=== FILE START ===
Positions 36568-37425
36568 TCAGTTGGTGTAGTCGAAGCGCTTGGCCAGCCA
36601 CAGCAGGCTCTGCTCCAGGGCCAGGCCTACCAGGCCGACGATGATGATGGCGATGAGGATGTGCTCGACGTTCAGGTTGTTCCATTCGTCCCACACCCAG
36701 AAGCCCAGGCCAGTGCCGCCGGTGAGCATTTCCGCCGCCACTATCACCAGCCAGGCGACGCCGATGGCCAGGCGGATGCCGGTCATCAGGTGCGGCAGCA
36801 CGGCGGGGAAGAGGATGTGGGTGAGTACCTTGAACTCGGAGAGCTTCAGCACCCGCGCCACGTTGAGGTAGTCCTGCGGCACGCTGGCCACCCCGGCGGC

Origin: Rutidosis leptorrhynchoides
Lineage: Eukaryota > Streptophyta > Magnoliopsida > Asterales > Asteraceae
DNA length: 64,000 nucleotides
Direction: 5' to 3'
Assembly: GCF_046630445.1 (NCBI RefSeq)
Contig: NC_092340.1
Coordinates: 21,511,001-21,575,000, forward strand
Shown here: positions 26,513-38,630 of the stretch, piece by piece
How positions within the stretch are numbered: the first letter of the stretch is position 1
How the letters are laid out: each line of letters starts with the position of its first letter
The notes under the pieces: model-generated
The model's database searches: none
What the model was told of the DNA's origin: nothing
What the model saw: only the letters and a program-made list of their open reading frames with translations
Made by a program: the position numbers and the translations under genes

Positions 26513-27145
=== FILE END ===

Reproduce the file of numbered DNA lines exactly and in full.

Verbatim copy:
Positions 36568-37425
36568 TCAGTTGGTGTAGTCGAAGCGCTTGGCCAGCCA
36601 CAGCAGGCTCTGCTCCAGGGCCAGGCCTACCAGGCCGACGATGATGATGGCGATGAGGATGTGCTCGACGTTCAGGTTGTTCCATTCGTCCCACACCCAG
36701 AAGCCCAGGCCAGTGCCGCCGGTGAGCATTTCCGCCGCCACTATCACCAGCCAGGCGACGCCGATGGCCAGGCGGATGCCGGTCATCAGGTGCGGCAGCA
36801 CGGCGGGGAAGAGGATGTGGGTGAGTACCTTGAACTCGGAGAGCTTCAGCACCCGCGCCACGTTGAGGTAGTCCTGCGGCACGCTGGCCACCCCGGCGGC

Origin: Rutidosis leptorrhynchoides
Lineage: Eukaryota > Streptophyta > Magnoliopsida > Asterales > Asteraceae
DNA length: 64,000 nucleotides
Direction: 5' to 3'
Assembly: GCF_046630445.1 (NCBI RefSeq)
Contig: NC_092340.1
Coordinates: 21,511,001-21,575,000, forward strand
Shown here: positions 26,513-38,630 of the stretch, piece by piece
How positions within the stretch are numbered: the first letter of the stretch is position 1
How the letters are laid out: each line of letters starts with the position of its first letter
The notes under the pieces: model-generated
The model's database searches: none
What the model was told of the DNA's origin: nothing
What the model saw: only the letters and a program-made list of their open reading frames with translations
Made by a program: the position numbers and the translations under genes

Positions 26513-27145